For every minute that passes, the caster must make a Spirit check at a cumulative -1 penalty to maintain control of the storm. Once the caster loses control, the precipitation begins and the storm transforms into a natural (but particularly intense) weather occurrence for the region that lasts 2d12 hours and affects a 40-mile radius. A standard failure to complete the ritual still brings about this weather.
Disastrous Failure: Upon failing, a first bolt strikes down on the character performing the ritual. Bolts continue to fall for the next minute with a 25% chance that each bolt will strike the caster. If the caster is not hit, another random living being in a 1 mile radius is hit.
Fury of the Star Stones
Action Length: 1 round
Requirements: An amulet carved from the stone of Rukma and engraved with the bearer’s true name
This ritual calls forth a shooting star that wreaks fiery devastation. As the ritual is performed, shooting stars begin to streak across the sky. Once complete, a meteorite strikes a spot of the caster’s choosing, even directly impacting a single being. The target of the strike takes 5d6 point of damage; anyone within a large burst template of the strike takes 3d6 points of damage.
During the hour after the ritual is completed, 2d3 similar strikes will occur within a 40-mile radius. A standard failure to complete the ritual still calls forth this meteor shower.
Disastrous Failure: Upon failing, the initial strike falls immediately, centered on the caster. Assuming the caster survives, there is a 20% chance that he will be the target of each subsequent strike.
Blade-Binding of the Mazakym
Skill: Knowledge Infernalism
Action Length: 10 minutes
Requirements: A bladed weapon of superb craftsmanship (worth at least three times the listed price) and a stone alter surrounded by binding runes painted in lamb’s blood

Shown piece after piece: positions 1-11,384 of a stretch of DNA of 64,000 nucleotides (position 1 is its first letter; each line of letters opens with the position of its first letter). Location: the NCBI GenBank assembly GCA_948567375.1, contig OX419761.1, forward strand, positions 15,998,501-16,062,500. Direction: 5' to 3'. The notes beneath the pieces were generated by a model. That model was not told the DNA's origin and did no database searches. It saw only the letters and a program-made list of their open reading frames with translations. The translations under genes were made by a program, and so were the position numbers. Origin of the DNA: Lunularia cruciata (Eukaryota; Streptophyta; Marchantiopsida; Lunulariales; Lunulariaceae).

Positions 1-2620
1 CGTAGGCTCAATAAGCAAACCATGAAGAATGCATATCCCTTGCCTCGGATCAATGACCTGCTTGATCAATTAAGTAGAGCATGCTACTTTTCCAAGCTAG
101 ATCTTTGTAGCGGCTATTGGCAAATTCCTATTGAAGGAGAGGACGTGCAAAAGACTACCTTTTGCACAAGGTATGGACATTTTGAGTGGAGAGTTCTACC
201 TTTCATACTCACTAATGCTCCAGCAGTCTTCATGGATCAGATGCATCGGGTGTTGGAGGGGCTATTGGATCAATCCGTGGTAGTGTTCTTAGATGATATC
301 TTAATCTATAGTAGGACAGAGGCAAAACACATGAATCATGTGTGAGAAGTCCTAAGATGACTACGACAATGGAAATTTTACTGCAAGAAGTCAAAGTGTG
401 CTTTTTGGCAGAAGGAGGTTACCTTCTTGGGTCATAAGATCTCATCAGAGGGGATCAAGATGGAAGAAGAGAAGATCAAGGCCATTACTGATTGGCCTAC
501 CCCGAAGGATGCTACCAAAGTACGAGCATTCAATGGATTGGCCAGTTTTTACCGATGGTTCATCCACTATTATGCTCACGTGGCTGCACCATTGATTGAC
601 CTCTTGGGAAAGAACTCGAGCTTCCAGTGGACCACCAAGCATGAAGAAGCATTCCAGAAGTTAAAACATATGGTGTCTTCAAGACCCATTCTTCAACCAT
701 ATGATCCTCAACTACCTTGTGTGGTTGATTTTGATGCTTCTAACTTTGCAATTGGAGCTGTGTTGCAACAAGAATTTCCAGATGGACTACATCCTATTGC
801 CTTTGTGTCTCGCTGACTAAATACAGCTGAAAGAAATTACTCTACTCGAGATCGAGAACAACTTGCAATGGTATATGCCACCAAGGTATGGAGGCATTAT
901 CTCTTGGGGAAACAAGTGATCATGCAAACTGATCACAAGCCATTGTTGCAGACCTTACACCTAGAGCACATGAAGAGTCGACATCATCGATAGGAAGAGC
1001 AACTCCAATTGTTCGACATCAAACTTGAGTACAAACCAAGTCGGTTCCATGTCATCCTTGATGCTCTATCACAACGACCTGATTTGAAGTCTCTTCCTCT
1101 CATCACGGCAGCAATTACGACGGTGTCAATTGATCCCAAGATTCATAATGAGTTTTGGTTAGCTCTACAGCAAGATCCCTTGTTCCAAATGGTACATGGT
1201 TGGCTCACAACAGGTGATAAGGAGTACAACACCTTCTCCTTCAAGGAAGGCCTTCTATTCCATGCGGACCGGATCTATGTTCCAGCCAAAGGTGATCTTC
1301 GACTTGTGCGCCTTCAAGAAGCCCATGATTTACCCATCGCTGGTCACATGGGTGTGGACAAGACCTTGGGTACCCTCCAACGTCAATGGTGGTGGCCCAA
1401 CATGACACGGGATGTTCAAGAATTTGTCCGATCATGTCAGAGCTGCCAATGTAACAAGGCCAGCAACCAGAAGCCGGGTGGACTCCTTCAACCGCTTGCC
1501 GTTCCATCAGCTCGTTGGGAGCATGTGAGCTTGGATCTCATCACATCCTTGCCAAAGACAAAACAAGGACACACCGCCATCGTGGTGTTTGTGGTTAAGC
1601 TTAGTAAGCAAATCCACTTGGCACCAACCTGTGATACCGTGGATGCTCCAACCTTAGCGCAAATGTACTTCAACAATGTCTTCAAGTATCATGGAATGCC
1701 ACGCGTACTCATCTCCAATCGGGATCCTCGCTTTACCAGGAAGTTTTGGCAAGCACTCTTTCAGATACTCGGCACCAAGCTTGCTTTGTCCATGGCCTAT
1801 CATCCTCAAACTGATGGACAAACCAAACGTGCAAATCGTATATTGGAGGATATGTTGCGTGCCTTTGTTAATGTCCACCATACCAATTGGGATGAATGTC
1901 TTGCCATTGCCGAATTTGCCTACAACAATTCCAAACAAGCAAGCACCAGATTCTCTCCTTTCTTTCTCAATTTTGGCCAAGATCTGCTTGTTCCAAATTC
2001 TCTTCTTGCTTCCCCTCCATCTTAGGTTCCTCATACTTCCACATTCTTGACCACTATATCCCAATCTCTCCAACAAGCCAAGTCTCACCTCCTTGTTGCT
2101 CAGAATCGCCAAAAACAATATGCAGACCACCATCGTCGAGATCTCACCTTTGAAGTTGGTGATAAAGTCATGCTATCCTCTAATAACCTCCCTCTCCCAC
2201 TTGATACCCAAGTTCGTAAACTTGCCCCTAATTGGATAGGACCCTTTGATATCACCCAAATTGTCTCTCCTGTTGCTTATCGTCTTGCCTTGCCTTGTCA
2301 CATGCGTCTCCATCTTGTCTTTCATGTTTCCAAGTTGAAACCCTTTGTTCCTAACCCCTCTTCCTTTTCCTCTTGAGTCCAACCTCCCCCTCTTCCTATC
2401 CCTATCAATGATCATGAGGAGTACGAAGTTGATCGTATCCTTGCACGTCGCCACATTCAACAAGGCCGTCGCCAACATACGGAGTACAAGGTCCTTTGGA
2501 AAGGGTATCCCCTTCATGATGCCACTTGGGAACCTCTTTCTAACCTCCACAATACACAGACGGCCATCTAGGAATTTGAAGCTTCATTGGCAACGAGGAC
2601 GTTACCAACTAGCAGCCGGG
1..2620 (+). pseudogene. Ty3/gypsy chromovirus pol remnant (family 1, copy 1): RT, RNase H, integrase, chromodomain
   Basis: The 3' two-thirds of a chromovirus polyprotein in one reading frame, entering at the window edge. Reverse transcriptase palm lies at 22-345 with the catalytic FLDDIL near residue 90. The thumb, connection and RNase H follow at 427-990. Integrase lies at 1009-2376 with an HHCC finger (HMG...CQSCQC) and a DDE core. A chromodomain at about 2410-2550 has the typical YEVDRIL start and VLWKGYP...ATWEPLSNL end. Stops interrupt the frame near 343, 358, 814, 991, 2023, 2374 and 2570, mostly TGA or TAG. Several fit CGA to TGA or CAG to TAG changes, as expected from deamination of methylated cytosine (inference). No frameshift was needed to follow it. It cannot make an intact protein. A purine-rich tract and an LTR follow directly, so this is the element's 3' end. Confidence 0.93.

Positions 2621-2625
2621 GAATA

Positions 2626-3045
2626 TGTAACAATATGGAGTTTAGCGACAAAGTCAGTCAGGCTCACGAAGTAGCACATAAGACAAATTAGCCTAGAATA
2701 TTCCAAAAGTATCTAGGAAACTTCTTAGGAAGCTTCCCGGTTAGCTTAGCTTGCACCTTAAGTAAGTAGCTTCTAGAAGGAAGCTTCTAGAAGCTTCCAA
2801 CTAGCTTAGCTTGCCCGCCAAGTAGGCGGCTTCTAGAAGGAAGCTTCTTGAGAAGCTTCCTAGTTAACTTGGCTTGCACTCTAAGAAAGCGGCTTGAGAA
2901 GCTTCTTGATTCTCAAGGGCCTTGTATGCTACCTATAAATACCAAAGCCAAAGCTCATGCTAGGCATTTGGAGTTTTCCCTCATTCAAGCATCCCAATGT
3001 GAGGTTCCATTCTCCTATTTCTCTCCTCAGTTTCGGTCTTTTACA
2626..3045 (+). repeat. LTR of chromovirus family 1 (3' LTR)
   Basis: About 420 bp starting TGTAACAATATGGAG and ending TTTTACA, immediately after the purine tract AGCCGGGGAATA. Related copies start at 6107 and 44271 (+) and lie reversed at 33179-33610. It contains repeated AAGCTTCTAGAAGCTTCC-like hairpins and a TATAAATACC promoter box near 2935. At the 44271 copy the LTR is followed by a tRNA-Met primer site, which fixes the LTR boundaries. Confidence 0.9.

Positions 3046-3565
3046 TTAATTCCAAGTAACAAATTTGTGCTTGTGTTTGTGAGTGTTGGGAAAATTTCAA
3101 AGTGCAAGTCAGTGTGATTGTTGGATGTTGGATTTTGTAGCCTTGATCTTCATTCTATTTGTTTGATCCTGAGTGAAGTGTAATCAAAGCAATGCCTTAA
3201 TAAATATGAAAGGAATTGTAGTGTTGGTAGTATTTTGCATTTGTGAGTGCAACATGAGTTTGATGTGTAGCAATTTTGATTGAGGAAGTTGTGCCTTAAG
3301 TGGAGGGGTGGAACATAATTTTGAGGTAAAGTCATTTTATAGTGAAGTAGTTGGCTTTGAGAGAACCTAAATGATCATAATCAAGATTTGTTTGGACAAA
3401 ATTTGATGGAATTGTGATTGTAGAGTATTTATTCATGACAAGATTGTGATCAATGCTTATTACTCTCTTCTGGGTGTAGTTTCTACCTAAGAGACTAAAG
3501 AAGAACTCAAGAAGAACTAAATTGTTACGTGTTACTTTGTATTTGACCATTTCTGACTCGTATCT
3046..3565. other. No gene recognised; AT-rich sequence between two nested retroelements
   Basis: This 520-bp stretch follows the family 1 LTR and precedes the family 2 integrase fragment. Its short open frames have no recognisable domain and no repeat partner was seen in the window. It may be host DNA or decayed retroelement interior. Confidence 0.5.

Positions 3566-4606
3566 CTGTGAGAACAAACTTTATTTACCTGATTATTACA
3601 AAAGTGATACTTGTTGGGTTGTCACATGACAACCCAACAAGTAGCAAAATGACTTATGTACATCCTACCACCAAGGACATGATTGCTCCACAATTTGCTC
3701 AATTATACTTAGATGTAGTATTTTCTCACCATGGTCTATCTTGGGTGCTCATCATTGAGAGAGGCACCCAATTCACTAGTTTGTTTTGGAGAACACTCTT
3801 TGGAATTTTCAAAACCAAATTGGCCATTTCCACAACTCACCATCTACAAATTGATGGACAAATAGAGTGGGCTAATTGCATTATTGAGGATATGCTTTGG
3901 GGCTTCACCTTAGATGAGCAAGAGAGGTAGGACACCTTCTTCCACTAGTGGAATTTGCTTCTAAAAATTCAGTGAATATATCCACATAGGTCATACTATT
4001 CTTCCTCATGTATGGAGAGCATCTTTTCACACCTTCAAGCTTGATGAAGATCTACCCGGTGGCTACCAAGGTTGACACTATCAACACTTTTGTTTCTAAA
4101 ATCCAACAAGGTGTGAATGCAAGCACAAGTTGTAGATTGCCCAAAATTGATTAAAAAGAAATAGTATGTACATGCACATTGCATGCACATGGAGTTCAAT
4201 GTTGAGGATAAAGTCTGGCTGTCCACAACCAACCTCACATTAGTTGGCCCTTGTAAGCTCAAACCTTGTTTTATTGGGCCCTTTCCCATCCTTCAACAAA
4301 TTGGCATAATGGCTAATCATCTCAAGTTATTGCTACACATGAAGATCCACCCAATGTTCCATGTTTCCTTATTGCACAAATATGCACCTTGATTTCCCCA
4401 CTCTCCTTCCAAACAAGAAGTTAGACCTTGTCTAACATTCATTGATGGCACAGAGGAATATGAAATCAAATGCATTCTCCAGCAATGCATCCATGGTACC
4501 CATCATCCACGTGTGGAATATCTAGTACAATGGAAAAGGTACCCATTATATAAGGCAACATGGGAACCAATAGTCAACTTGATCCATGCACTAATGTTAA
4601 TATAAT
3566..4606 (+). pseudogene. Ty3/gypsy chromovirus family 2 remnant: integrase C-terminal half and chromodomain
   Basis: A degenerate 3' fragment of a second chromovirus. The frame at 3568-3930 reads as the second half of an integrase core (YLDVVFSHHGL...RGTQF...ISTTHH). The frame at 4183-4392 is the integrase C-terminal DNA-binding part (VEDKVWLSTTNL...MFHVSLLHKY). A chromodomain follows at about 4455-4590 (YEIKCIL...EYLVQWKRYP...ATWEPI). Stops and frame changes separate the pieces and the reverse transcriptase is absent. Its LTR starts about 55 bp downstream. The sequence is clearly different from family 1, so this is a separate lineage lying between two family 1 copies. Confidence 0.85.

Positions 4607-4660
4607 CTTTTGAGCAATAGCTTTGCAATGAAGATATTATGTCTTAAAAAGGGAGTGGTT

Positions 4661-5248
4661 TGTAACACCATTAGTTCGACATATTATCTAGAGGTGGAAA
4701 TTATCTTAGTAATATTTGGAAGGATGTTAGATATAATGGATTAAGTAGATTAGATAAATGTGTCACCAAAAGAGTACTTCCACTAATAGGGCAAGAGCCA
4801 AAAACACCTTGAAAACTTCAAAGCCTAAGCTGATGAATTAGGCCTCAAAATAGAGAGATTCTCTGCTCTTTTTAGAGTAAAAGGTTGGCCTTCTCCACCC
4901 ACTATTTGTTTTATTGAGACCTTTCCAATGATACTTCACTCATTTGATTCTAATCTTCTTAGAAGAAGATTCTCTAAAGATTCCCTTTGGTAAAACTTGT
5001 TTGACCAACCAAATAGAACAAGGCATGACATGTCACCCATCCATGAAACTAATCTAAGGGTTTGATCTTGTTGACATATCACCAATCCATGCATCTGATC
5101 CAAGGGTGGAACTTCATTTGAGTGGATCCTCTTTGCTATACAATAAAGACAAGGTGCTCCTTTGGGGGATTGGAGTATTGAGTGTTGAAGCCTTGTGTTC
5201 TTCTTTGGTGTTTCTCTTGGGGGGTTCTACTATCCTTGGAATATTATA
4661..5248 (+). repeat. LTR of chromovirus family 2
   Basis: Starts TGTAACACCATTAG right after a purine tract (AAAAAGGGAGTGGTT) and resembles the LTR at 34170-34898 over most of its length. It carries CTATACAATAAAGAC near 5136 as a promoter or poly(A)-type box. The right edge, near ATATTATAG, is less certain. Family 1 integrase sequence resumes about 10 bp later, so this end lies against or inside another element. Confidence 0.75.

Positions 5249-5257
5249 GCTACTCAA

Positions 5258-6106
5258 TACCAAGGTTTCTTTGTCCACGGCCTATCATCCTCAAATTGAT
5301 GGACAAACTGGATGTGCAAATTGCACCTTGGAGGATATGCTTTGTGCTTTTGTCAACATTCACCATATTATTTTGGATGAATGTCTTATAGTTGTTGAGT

This ritual summons a mazakym, a particularly bloodthirsty variety of imp, and binds its essence into a bladed weapon. In the hands of a skilled warrior, the mazakym’s viciousness manifests through the blade, savagely cutting into enemies. When the wielder of a mazakym blade makes a successful Fighting roll, he gains +1d6 damage for each raise on the roll, breaking normal cap of 1d6 bonus damage gained from the first raise. However, anytime his Fighting die is a 1 (regardless of his wild die), he hits a random adjacent target, as per the Berserk edge.
After a month of bearing such a blade, the wielder’s features gain an otherworldly darkness, and though his personality and nature remain under control, he becomes susceptible to bonus damage from the Champion edge of virtuous characters.
A normal failure to complete the ritual fails to bring forth the mazakym and causes the blade to become brittle and unusable.
Disastrous Failure: The results appear the same as a normal failure, but in actuality the mazakym possesses the performer of the ritual. He gains no bonus damage, but the negative effects of rolling a 1 on Fighting apply to all rolls the character makes. In addition, the character literally begins to thirst for blood. At first, the impulse is small and controllable, but it continues to grow, and by one month after the ritual the need is equivalent to Habit (Major), with one cup of blood needed every day.